For data center networking, the 25 Gigabit Ethernet (GbE) standard serves an important role, offering more bandwidth than legacy 10 GbE, but with less complexity and cost than 40 or 100 GbE.
To help fully enable the promise of 25 GbE requires silicon vendors, like Marvell, to step up to the plate to help enable an easy transition. To that end, Marvell announced on October 24 new Prestera switches and Alaska Ethernet transceivers.
The new Prestera 98CX84xx switch family is being targeted for Top of Rack (ToR) switches, which are likely among the most common use cases for 25 GbE, helping to aggregate rack server traffic.
Among the key promises that Marvell is making with the Prestera is a low power profile. According to Marvell, with Prestera, data center operators will only need 1 watt of power per per 25 GbE port when used in ToR applications.
With the Alaska C 88X5123 Ethernet transceiver, Marvell is helping to enable 25 GbE deployment with existing ASIC silicon. Typically new ASICS (Application Specific Integrated Circuits) are required to enable new types of Ethernet standards.
Additionally Marvell has announced the Alaska C 88X5113 Ethernet transceiver, which can be used to take a 40 GbE data stream and convert it into a 25 GbE stream. According to Marvel, the Alaska C 88X5113 is a bid to help accelerate deployment of 25 GbE by enabling existing 40 GbE Network Interface Card Controllers to be able to support 25 GbE.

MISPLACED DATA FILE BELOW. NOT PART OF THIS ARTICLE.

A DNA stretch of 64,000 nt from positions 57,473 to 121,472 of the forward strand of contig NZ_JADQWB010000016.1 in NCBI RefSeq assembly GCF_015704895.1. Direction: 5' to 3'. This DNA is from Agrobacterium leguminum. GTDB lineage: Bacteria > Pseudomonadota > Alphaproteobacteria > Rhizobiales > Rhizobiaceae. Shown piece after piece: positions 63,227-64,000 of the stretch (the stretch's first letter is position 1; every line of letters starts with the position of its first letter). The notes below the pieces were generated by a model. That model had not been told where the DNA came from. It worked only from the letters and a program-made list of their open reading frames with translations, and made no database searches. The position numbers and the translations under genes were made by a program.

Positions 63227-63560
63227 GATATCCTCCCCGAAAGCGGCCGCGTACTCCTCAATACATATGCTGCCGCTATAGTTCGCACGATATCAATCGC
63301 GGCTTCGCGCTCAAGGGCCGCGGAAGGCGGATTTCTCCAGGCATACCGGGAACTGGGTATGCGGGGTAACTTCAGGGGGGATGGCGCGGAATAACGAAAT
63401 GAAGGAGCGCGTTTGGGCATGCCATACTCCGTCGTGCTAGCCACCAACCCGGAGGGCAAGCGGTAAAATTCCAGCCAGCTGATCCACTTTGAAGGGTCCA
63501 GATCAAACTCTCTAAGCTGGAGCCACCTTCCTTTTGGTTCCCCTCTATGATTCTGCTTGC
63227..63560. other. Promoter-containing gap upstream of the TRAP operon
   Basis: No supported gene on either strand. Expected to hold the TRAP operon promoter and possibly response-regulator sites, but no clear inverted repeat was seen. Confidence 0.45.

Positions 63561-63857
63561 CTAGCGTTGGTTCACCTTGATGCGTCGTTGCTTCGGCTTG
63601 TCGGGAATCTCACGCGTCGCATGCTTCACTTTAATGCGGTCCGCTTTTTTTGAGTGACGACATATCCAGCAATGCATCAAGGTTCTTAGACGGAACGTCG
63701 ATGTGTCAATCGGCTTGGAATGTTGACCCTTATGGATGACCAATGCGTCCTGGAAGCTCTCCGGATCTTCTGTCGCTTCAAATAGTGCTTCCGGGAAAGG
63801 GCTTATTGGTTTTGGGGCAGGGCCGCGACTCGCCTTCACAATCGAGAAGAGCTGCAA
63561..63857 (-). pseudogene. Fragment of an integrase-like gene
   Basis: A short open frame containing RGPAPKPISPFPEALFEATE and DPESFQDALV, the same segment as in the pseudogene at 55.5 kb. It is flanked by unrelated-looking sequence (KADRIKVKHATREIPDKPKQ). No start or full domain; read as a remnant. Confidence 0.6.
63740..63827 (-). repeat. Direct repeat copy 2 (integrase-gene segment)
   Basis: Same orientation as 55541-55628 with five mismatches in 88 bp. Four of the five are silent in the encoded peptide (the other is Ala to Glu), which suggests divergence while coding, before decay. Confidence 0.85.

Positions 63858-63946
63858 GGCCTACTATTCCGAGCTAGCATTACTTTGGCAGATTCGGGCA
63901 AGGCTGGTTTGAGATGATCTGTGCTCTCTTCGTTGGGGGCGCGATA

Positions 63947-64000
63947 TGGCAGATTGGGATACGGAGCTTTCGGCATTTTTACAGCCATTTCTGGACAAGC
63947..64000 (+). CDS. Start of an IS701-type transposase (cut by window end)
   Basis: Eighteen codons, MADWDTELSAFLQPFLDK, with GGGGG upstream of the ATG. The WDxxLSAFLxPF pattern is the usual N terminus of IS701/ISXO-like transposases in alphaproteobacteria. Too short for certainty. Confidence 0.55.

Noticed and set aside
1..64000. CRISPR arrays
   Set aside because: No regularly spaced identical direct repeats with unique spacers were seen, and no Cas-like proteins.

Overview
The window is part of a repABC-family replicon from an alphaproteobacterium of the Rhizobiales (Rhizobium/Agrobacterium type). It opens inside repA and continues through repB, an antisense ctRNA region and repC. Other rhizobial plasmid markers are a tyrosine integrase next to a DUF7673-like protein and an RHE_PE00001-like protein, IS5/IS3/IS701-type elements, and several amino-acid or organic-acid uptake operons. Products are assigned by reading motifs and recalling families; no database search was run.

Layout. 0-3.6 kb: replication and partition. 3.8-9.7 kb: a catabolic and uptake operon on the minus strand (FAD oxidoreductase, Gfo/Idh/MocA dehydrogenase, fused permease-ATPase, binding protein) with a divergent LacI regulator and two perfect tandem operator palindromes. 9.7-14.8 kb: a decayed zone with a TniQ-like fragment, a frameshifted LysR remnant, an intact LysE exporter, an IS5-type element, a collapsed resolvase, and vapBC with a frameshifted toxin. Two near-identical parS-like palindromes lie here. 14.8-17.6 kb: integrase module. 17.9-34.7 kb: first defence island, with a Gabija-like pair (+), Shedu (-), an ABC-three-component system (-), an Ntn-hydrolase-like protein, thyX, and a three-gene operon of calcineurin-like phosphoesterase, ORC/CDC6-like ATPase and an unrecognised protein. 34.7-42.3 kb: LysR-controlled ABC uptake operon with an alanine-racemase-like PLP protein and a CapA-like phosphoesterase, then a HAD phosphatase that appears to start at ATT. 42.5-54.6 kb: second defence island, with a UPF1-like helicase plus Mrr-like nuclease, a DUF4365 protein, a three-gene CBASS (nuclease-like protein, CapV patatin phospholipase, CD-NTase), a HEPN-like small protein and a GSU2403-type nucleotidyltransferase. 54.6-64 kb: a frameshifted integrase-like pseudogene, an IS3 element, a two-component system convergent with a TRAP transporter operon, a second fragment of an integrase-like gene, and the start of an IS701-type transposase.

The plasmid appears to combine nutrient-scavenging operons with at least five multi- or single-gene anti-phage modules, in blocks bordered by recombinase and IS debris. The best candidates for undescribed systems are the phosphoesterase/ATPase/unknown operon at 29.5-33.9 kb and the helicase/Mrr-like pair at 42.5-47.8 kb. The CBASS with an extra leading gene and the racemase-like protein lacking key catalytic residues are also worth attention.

“I believe Marvell’s 25GbE-optimized devices are a significant contribution to the industry, helping drive the adoption of 25GbE server access to meet increasing bandwidth demands in data centers,” Michael Zimmerman, vice president and general manager of Marvell’s Connectivity, Storage and Infrastructure (CSI) Business Unit, said in a statement.
The 25 GbE bandwidth speed is actually made up of two different IEEE standards including IEEE 802.3bp, IEEE 802.3by, which were ratified in July 2016. IEEE 802.3bq is titled, “Standard for Ethernet Amendment: Physical Layer and Management Parameters for 25 Gb/s and 40 Gb/s Operation,” while 802.3by is titled, “Standard for Ethernet Amendment: Media Access Control Parameters, Physical Layers and Management Parameters for 25 Gb/s Operation.”
Sean Michael Kerner is a senior editor at Enterprise Networking Planet and InternetNews.com. Follow him on Twitter @TechJournalist